Katharina Fortitude by Margaret Skea

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BLURB

Eagerly-awaited conclusion to Katharina Deliverance – Runner-up in the Historical Novel Society New Novel Award 2018.

‘Beautifully written and meticulously researched – historical fiction at its best.’ BooksPlease
Fans of Hilary Mantel, C J Sansom and Winston Graham will love this book.

‘We are none of us perfect, and a streak of stubbornness is what is needed in dealing with a household such as yours, Kat… and with Martin.’

Wittenberg 1525. The unexpected marriage of Martin Luther to Katharina von Bora has no fairytale ending.

A sign of apostasy to their enemies, and a source of consternation to their friends, it sends shock waves throughout Europe.

Yet, as they face persecution, poverty, war, plague and family tragedy, Katharina’s resilience and strength of character shines through.

While this book can be read as a standalone, it is also the powerful conclusion to her story, begun in Katharina: Deliverance.

If you like your historical Fiction to be authentic, immersive and packed with drama, this book is for you.

REVIEW

One of the aspects of historical fiction that I look for in my reading is authenticity where the history is concerned coupled with fiction that could very well be part of the actual history being told.  In Katharina Fortitude, the author has created just such a narrative. The struggles to keep hearth and home together are daunting enough given the obstacles and the emotional toil that Kat faces, and on top of all of that she is married to an unrelenting, firebrand reformation theologian who is prone to irascible outbursts at any perceived deviation to his reformed beliefs. That is the Martin Luther she married, but what I really love about this story is the way Martin is portrayed when not dealing with his ‘calling’. His tenderness, the joy he exhibits with his children, the way he gradually succumbs to Kat’s industriousness, and sharpness of mind. It is a captivating tale that reaches into your heart; an emotional journey of love and loss.  5 Stars ⭐⭐⭐⭐⭐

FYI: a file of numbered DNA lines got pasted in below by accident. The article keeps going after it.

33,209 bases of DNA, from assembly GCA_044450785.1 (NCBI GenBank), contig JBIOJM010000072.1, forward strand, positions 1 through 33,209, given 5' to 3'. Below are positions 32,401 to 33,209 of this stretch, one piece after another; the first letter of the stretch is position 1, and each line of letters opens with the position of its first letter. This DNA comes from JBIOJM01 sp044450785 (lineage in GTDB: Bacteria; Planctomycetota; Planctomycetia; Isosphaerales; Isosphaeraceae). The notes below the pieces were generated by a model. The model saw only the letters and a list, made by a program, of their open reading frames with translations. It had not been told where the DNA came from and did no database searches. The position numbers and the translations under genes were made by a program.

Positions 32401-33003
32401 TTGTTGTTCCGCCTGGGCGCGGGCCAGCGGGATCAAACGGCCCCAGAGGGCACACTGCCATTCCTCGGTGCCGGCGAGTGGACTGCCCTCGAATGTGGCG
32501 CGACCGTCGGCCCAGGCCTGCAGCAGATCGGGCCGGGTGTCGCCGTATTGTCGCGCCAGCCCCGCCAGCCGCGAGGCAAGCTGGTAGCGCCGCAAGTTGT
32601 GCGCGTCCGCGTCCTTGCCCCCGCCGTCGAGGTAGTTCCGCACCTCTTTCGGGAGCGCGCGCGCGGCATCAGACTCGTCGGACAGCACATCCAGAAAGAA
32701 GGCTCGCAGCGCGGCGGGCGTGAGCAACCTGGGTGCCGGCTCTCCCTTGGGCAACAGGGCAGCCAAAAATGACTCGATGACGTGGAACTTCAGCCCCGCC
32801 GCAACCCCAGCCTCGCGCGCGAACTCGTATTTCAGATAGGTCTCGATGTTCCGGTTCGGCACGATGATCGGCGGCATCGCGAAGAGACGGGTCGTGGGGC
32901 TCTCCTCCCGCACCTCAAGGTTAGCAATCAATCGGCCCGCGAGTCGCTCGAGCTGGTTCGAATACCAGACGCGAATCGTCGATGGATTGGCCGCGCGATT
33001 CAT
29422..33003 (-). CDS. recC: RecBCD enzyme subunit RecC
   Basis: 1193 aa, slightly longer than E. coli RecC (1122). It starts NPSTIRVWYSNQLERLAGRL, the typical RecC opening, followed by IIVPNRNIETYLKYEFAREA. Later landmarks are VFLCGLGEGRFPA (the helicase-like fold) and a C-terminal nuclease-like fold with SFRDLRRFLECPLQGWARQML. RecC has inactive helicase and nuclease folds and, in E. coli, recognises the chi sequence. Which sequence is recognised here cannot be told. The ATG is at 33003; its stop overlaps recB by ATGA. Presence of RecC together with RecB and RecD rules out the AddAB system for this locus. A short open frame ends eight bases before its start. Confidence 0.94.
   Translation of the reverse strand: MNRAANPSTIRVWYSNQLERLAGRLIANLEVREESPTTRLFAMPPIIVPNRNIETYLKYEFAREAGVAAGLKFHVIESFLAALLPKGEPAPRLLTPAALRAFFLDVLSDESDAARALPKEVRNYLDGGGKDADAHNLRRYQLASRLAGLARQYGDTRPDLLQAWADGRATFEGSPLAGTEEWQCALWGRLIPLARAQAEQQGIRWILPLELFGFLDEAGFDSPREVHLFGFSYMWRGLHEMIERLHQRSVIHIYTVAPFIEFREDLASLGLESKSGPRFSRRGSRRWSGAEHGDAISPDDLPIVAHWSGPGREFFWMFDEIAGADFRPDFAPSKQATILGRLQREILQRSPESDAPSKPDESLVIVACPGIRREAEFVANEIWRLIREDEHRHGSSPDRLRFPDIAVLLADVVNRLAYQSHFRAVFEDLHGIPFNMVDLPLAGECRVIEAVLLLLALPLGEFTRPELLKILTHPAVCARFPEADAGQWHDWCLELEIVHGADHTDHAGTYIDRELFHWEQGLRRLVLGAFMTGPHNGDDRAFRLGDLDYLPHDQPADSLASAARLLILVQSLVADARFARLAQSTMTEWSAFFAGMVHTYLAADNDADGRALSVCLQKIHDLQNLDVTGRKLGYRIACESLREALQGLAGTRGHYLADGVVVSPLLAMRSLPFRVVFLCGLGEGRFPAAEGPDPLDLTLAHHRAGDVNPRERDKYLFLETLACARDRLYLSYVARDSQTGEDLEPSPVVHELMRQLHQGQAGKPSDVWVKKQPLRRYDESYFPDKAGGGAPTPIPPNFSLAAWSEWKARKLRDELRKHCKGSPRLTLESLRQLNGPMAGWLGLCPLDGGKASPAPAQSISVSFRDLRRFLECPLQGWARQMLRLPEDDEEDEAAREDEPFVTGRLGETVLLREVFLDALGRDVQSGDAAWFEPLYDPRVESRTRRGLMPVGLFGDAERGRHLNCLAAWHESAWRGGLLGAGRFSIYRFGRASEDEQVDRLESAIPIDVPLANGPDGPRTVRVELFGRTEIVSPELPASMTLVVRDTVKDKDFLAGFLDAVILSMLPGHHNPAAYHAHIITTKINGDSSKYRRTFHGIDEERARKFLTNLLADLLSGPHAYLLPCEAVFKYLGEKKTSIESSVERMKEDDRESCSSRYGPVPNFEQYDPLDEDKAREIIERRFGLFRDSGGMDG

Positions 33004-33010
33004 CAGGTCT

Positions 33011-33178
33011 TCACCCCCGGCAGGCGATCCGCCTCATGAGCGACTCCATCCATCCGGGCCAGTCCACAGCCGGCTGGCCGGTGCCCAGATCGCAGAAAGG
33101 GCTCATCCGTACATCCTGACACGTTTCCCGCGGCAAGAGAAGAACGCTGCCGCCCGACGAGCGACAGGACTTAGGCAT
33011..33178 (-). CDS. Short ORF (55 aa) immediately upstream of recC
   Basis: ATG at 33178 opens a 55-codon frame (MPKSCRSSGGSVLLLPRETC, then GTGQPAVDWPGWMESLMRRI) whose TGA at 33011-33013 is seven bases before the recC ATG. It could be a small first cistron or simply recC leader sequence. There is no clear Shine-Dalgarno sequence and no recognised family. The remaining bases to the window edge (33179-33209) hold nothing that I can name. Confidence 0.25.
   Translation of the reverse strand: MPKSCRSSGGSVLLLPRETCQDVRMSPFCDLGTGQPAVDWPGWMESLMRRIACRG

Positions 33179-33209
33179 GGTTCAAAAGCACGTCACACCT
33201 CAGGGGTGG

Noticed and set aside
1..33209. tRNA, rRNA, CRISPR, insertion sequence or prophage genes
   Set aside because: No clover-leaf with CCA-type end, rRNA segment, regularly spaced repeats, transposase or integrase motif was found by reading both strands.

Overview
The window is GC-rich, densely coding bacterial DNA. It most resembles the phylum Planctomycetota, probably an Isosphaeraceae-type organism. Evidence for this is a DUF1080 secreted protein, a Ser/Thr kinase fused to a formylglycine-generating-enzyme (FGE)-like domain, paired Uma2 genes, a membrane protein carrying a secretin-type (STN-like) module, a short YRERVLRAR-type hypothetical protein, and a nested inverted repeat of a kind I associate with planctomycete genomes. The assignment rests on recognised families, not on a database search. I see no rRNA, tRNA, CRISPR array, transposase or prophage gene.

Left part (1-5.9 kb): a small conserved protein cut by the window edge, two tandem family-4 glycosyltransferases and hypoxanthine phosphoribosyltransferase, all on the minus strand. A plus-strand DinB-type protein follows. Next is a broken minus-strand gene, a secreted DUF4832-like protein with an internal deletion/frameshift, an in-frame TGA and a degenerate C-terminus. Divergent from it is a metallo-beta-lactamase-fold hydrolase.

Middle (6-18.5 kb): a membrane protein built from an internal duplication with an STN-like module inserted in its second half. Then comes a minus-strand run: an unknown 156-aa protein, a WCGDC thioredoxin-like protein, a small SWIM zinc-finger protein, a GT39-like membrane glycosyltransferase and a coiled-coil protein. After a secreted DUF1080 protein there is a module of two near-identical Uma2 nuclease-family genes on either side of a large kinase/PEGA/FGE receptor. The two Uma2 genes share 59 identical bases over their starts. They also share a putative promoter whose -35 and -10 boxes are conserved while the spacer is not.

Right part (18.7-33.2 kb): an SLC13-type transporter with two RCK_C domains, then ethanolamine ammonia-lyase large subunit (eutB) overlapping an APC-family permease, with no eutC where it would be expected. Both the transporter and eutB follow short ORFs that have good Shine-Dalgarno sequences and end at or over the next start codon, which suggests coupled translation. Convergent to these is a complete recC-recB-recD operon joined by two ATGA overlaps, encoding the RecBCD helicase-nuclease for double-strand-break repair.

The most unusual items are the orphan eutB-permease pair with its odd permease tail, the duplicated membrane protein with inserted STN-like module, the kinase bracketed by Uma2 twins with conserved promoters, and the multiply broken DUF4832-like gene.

Lucia’s Renaissance by C.L.R. Peterson

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A most interesting subject, locale, and time, to say the least. I cannot imagine having to deal with a theocratic rule; a believe what we tell you or suffer the consequences. The protagonist, an inquisitive young girl, finds herself enmeshed in a quandary regarding her faith after reading a book by Luther.  Lucia’s naivete about the Lutheran heresy; her words and actions, brings danger to her and her family, and that makes for a tension filled story line. I enjoyed the portrayal of 16th century Italy, especially Venezia; the sights and sounds, the market, the churches, the canals. The author highlights the fierce determination of the Church to maintain it’s supremacy and it’s stranglehold on the populace.   My only real problem with the tale is a too simplistic approach to dialogue.  Other than that, I can recommend it as a book worth your while.  3.2 stars

 

Katharina – Deliverance by Margaret Skea

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One of the things I like about historical-fiction is the way an author can take a subject, be that a place, an event, or in this case a person, and tell a story that is so compellingly real that you think you’re reading a non-fictional account.  That is, in the opinion of this humble, yet moderately astute reviewer, precisely what Margaret Skea has done in Katharina – Deliverance.  Little is known of the woman who became the wife of Martin Luther, but by the time I finished this portion of her story, I felt as if she had sprung out from the pages of history, so fully depicted, so fully a part of that time.  As for the historical bits of this early period of Luther’s reformation, I have to admit to a certain ignorance.  Of course, I knew the basics and was aware of the incredible repercussions that resulted, but I was somewhat unaware of the schisms among the reformers, though certainly not surprised.  What the author has done is to skillfully blend the fiction with the fact, and like a good medieval tapestry weaver, leaves no trace of the seams between the two.  4.8 stars  Note: the sequel is expected in 2018, and is already on my ‘to be read list.’